The New York Times published an interesting article the other day by Jonathan D. Glater entitled, “To: Professor@University.edu Subject: Why It’s All About Me” (To read the full article you will have to sign-up for a free account). The article explores the implications of technology such as email on the student-professor relationship. Here are some relevent excerpts:
At colleges and universities nationwide, e-mail has made professors much more approachable. But many say it has made them too accessible, erasing boundaries that traditionally kept students at a healthy distance.These days, they say, students seem to view them as available around the clock, sending a steady stream of e-mail messages â€” from 10 a week to 10 after every class â€” that are too informal or downright inappropriate.
While once professors may have expected deference, their expertise seems to have become just another service that students, as consumers, are buying. So students may have no fear of giving offense, imposing on the professor’s time or even of asking a question that may reflect badly on their own judgment.
But such e-mail messages can have consequences, she added. “Students don’t understand that what they say in e-mail can make them seem very unprofessional, and could result in a bad recommendation.”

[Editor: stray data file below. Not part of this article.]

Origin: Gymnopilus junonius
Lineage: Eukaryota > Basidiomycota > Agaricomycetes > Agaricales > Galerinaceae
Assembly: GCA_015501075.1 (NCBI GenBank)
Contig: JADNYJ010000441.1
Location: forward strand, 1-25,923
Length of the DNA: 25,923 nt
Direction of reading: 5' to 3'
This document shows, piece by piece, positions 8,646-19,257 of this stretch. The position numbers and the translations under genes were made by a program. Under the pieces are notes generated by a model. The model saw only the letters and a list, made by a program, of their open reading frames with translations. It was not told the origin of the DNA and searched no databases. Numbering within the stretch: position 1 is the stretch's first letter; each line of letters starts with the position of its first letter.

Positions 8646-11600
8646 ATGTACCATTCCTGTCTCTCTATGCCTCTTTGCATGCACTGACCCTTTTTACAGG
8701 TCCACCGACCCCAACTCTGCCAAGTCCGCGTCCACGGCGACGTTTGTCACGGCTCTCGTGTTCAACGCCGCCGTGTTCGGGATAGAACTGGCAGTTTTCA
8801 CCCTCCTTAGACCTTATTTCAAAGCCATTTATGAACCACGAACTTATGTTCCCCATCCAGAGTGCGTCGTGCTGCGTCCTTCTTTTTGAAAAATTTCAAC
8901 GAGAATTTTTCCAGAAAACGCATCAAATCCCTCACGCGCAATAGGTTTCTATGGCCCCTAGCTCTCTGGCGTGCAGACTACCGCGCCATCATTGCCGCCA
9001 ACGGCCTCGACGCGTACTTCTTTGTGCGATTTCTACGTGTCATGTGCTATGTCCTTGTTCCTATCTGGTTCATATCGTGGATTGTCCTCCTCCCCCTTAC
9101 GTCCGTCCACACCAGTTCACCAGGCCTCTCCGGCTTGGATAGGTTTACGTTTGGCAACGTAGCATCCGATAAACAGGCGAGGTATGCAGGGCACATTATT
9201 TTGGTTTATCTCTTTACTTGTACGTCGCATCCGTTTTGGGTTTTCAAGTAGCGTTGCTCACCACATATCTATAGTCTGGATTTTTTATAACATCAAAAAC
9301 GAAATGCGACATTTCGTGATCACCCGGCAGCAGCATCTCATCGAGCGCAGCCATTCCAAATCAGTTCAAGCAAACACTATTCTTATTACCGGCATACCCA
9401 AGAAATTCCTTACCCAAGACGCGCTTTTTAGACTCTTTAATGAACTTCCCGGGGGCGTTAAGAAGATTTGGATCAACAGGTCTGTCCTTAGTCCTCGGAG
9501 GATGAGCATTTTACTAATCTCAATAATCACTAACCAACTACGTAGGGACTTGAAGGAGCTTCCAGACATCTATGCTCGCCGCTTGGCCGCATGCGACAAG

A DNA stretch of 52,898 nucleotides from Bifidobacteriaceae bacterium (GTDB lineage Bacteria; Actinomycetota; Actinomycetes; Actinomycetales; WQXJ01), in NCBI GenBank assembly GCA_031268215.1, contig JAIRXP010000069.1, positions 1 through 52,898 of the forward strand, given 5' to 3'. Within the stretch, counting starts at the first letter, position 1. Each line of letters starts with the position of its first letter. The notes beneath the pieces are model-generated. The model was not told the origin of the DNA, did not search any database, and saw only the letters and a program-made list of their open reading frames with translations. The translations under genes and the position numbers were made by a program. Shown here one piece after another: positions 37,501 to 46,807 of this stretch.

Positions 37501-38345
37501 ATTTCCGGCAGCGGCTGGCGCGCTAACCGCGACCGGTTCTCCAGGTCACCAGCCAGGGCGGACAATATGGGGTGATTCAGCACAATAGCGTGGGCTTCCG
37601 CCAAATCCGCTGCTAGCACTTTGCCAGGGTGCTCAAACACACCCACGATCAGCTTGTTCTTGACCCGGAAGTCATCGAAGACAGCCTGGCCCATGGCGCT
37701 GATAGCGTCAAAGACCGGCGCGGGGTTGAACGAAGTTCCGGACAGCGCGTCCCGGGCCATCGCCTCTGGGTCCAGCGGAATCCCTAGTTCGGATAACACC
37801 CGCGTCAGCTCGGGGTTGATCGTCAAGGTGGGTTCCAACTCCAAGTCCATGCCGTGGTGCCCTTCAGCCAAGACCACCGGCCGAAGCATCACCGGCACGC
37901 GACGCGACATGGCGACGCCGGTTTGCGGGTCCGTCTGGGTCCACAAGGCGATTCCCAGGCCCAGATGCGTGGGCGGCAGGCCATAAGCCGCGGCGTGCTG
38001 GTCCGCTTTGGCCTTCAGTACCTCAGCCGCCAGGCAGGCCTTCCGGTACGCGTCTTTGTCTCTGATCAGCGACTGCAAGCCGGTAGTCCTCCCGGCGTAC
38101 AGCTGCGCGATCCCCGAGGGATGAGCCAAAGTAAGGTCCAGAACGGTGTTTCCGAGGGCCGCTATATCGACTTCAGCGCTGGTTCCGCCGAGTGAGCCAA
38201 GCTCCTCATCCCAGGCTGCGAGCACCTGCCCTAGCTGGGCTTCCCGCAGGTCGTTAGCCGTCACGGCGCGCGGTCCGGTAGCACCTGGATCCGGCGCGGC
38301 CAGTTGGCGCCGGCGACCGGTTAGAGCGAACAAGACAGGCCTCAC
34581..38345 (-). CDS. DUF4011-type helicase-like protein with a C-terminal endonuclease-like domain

Still, every professor interviewed emphasized that instant feedback could be invaluable. A question about a lecture or discussion “is for me an indication of a blind spot, that the student didn’t get it,” said Austin D. Sarat, a professor of political science at Amherst College.
A few professors said they had rules for e-mail and told their students how quickly they would respond, how messages should be drafted and what types of messages they would answer.
Meg Worley, an assistant professor of English at Pomona College in California, said she told students that they must say thank you after receiving a professor’s response to an e-mail message.
“One of the rules that I teach my students is, the less powerful person always has to write back,” Professor Worley said.
This raises a bunch of interesting questions for instructors. As a professor who encourages students to email me and one who is pretty informal, I don’t see it as a huge issue. I find email a great way to communicate with my students. I try to respond to most emails in a timely manner and I don’t necessarily reply to every email, especially if they are not directly tied to the course (as a rule I do not like email responses that require too involved a response; I will typically ask the student to catch me after the next class if possible).
I do like the idea of setting up some guidelines for emails at the onset, as I have received some emails that were too informal and bordering on inappropriate. I am not sure I would expect students to send a thank you reply. I do have “netiquette” rules that I use for class discussion lists and boards that I could adapt.
What do you — whether instructor or student — think? The comment board is open.